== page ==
Raphael Renaissance Spotlight

The School of Athens – Raphael

Raphael’s “The School of Athens” is probably one of his most glorious and distinguished works that he produced during his successful, but sadly short career. It displays many of the techniques and artistic evolutions brought about in the late 15th and early 16th centuries during the period of the high renaissance, making it an excellent example of work originating from this period in history. This particular fresco stands out for me, in comparison to his other works as a pinnacle among his paintings. I will explain why this image fascinates me so and attempt to analyse how the School of Athens stands forward in contrast to its neighbouring frescos.

At the beginning of the 16th century the Popes Julius II and Leo X commissioned grand and often challenging projects from the gifted architects and artists of the age. The two artists that stand out in this regard were Michelangelo (1475 – 1564) and Raphael (1483 – 1520). Michelangelo produced works that demonstrate an extensive knowledge and understanding of human form and anatomy. Raphael was certainly not lacking in this area of expertise and I presume that Michelangelo’s artistic prowess had inspired Raphael in his own study of human realism. 

The School of Athens was painted in the Stanza della Segnatura at the Papal Palace in the Vatican, where it remains in all its glory to this very day. It is a part of a series of frescos commissioned by Pope Julius II for his private quarters within the palace. The paintings in this particular room, which was used as the Popes personal library, are meant to represent the different sections of knowledge. The School of Athens being a portrayal of Philosophy. The other frescos adorning the adjoining walls representing Religion (Disputa), Poetry (Parnassus) and Law. (Paoletti & Radke, 2011) . It is thought that the books relating to these subjects were situated below the corresponding painting. (Bragg, Hobbs, Rees, & Kraye, 2018).

The painting depicts an arrangement of figures set inside a grand architectural structure, this extends back in perspective to where the blue sky can be seen through the arches in the background. The upper portion of the image lends itself to a symmetrical composition that blends with the arc of the wall on which it is painted. The distribution of the subjects into varied groups contained in the lower portion are in contrast with the simplistic symmetry of the above.The central focus of the painting depicts the two philosophers Plato, who is painted in the likeness of Leonardo Da Vinci (1452 – 1519), and Aristotle. Plato, who is gesturing upwards, is depicted as if to portray the idea of Platonic thought. Aristotle, with his arm outstretched and his palm pointing towards the floor, seems to signify his captivation with natural phenomena. (Honor & Fleming, 2009). 

Figure 1 Plato and Aristotle

The surrounding figures are positioned with varying ambitious poses, which differ from the more static anatomic arrangements from the Byzantine and the Medieval periods. This brings me to reminisce on the opposition of poses between the energetic forms of Hellenistic and the simplistic composition of Greek Archaic sculpture. It fascinates me how the separate groups provide their own narrative within the image as a whole. Included within the crowd, some acclaimed scholars add to the already bustling narrative. Diogenes is said to be represented by the splayed-out figure upon the steps, and Averroes, the Muslim philosopher, is thought to be looking over the shoulder of Pythagoras on the left. The academic situated towards the lower right of the image holding a globe is believed to be Zoroaster, the Iranian prophet. Within the group of conversing men where Zoroaster is in discussion, Raphael included a self-portrait of himself. He is depicted as looking directly at the viewer which in turn brings me to a feeling of emotional connection, almost as if I am looking at this painting with himself at my side.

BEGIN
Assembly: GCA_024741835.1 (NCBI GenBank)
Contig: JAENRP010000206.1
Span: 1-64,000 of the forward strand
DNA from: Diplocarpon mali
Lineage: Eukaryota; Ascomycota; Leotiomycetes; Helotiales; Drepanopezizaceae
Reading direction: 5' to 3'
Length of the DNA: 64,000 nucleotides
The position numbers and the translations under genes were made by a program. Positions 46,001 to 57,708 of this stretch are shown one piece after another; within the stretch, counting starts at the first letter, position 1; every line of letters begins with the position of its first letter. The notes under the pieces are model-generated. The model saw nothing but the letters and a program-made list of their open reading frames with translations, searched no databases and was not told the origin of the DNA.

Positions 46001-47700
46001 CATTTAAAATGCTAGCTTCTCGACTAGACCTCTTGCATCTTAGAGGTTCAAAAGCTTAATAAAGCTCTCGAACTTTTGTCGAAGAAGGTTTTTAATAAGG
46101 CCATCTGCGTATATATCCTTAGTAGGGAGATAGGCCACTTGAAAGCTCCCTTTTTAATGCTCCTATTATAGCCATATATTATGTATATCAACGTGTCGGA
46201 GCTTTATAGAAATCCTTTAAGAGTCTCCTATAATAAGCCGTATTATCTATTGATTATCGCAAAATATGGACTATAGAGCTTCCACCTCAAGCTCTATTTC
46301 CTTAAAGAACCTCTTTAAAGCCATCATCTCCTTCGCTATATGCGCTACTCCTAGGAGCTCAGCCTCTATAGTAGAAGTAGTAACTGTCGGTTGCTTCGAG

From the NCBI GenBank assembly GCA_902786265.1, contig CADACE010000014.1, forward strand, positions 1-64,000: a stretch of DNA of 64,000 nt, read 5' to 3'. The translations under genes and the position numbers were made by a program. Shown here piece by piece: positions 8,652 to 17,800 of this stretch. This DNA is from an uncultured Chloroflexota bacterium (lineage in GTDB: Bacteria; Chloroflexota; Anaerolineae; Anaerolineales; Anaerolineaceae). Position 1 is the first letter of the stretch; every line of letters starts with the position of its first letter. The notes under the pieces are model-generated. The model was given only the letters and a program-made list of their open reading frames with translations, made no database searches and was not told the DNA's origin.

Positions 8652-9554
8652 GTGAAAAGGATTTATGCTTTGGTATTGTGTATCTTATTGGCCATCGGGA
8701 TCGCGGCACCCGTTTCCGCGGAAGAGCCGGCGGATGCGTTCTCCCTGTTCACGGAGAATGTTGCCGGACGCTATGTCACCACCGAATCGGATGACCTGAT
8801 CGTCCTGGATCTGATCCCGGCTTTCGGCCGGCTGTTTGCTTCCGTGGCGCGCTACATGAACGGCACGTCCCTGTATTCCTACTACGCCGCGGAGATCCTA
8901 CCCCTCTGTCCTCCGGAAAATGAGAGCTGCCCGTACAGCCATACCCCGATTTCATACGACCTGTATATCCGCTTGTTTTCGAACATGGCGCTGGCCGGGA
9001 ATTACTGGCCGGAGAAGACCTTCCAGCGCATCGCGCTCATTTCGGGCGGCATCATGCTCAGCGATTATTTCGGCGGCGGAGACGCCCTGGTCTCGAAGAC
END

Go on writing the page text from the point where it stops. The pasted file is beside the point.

Figure 2 Raphael looking directly to the viewer

Another point to discuss about this painting is the absence of a figure in the original cartoon (initial drawing that is transferred on the surface before the painting takes place) for this fresco. The pensive scholar who is leaning on a marble slab in front of the steps is thought to represent Heraclitus of Ephesus (also believed to be the likeness of Michelangelo). However, the subject was missing from the original composition drawn out in the preparatory drawing for this painting. It is understood by art historians that the figure of Heraclitus was added into the painting after it was initially finished.

Figure 3 No subject in the cartoon.                                     
Figure 4 Michelangelo appears in the fresco

There are so many aspects of interest to this image that excite and inspire me. The fashion in which Raphael designed the composition to compliment the shape of the surrounding architecture. I admire the colossal scale of the background with its deep sense of space and perspective. Bright colours and ambitious poses bring the eye across the bustling narrative of the lower portion of the painting. Such a busy scene that gives no rest for the eye. And I must also acknowledge the subject matter. The small fragments of meaning behind each subject provides a good quantity of potential conversation between art historian and pupil. 

Works Cited

Bragg, M., Hobbs, A., Rees, V., & Kraye, J. (2018, August 11). Retrieved from Youtube:

Hodge, S. (2017). The Short Story of Art. London: Laurence King Publishing Ltd.

Honor, H., & Fleming, J. (2009). A World History of Art. London: Laurence King Publishing Ltd.

Paoletti, J. T., & Radke, G. M. (2011). Art in Renaissance Italy. United Kingdom: Laurence King Publishing Ltd.